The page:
THE BLOG

Student Loan Payment Problems & Late in Life Student Loans

02/19/2015 05:50 pm ET | Updated Apr 21, 2015

Question:

Dear Steve,

I have a federal student loan that I haven't been paying on.

My 2014 tax refund has been garnished. Is there any way to get this reversed. If I set up a payment schedule with the US Department of Education C/o Great Lakes Higher Education Guarantee Corp?

Thanks,

Roger

Answer:

Dear Roger,

If your tax refund was intercepted by the Department of the Treasury then you must be significantly behind on your student loan payments.

At this point you are going to have to enter a repayment plan with the Department of Education or even rehabilitate the loan so you can avoid this happening in the future. For more on these repayment programs, click here.

But let's not overlook the most obvious way to avoid a tax refund intercept; don't get a refund. If you adjust your withholding so you breakeven at the end of the year you will put more money in your pocket each month and avoid a future tax refund intercept.

But you will need to enter a repayment plan to deal with delinquent student loan or you may find your wages garnished or even sued by the United States of America.

If you have other debt that is holding you back from making your regular and full student loan payment, talk to a bankruptcy attorney, discharge the other consumer debt and get back to making your student loan payments as soon as possible.

Do you have a credit or debt related question you'd like to ask me? Just click here. I'm happy to help for free.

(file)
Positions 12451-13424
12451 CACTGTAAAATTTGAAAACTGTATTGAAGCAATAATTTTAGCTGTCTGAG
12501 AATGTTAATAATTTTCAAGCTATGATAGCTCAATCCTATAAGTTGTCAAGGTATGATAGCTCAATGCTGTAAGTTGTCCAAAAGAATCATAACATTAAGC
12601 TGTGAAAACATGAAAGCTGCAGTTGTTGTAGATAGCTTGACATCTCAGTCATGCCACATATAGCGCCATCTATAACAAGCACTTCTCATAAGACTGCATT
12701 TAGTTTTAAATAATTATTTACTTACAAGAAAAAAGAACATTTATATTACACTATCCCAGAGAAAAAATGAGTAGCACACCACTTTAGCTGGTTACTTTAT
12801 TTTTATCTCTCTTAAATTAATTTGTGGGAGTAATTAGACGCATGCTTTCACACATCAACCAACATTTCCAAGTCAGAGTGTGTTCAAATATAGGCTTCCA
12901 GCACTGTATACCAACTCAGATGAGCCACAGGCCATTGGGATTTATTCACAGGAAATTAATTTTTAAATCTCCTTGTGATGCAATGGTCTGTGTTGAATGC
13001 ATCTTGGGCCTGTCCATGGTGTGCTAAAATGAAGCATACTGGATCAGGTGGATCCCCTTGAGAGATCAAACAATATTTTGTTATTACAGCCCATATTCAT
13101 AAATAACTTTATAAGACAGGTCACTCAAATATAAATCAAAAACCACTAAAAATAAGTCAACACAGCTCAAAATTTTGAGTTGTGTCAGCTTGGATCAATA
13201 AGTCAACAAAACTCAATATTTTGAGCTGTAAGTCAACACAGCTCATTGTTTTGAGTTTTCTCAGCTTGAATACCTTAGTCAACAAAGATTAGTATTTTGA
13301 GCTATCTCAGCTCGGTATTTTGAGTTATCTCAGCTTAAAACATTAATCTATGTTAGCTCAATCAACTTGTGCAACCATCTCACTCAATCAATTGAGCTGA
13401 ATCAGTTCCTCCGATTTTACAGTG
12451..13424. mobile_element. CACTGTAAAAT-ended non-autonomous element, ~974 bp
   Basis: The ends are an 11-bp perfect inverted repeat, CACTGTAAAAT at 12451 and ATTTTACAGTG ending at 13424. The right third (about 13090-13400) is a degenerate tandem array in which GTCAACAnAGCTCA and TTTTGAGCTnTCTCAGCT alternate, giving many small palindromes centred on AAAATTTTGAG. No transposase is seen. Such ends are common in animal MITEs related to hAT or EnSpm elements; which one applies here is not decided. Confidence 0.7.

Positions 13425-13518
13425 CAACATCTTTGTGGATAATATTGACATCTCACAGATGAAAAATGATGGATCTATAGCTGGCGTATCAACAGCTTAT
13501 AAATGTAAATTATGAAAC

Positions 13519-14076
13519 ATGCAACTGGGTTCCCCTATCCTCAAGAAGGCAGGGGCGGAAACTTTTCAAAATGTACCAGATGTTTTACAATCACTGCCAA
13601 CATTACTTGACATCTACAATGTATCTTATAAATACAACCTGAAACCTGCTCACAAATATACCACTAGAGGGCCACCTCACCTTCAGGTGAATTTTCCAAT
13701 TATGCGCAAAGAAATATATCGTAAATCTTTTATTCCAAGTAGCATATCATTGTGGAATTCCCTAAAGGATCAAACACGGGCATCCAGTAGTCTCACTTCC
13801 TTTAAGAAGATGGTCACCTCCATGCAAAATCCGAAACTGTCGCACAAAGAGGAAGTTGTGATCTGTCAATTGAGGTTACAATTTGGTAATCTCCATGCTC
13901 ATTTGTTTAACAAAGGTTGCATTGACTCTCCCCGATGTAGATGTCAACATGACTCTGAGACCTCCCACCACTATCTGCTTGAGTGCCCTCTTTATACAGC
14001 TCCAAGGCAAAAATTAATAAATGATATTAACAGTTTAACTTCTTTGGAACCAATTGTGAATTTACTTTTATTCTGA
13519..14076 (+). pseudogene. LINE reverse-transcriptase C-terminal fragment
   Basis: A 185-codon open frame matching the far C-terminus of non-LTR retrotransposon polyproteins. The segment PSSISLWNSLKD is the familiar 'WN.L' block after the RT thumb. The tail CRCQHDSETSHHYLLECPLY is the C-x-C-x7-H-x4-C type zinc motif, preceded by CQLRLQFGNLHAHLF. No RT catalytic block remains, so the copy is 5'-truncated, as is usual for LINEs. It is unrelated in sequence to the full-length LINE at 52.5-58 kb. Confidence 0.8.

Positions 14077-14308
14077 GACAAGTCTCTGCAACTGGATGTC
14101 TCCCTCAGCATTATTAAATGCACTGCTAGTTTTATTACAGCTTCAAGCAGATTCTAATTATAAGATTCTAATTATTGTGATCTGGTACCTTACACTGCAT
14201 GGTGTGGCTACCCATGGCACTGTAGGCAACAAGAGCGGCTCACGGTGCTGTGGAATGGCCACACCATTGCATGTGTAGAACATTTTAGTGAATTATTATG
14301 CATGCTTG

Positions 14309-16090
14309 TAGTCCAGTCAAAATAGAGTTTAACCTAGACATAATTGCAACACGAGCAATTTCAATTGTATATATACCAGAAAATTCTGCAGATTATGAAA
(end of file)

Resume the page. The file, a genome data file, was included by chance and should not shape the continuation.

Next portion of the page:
Question:

Dear Steve,

At the age of 40 I got a AA degree with Federal Student Loans. I do not work in my field of study. I am now 55 and I did miss a few payments after wife got sick and lost job and that chewed up our savings.

I have been paying steady for the last 4 years and paying over each time. The wife is now on disability.

How can I get rid of this debt before I retire at 67.

David

Answer:

Dear David,

Clearly it is time to explore some of the available repayment options that may lower your payment. The Income Based Repayment plans can give you a reduced payment based on your income. The downside to these plans is they will only eliminate your remaining student loans if you make it the full 25 years on the plan. If you did, you'd be 80 years old. For more information on these programs, click here.

The other issue is if you have other consumer debt obligations that are holding you back from being able to afford your federal student loan payment. If so, you may want to seriously consider filing bankruptcy to eliminate your other debt and get back to making the remaining student loan payments.

If you graduated 15 years ago, clearly you are not on the regular 10 year repayment plan. Which one are you on? Or did you miss quite a few years of payments?

The primary focus right now needs to be to either eliminate the student loans quickly or lower the payment knowing you'll probably not live to see the loans forgiven. You absolutely must avoid raiding the limited retirement funds for anything else.

Before I go I wanted to leave you with three easy action items you jump on right now to address your situation. Just click here.

Steve

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States With Highest Average Student Debt - TICAS - Class Of 2012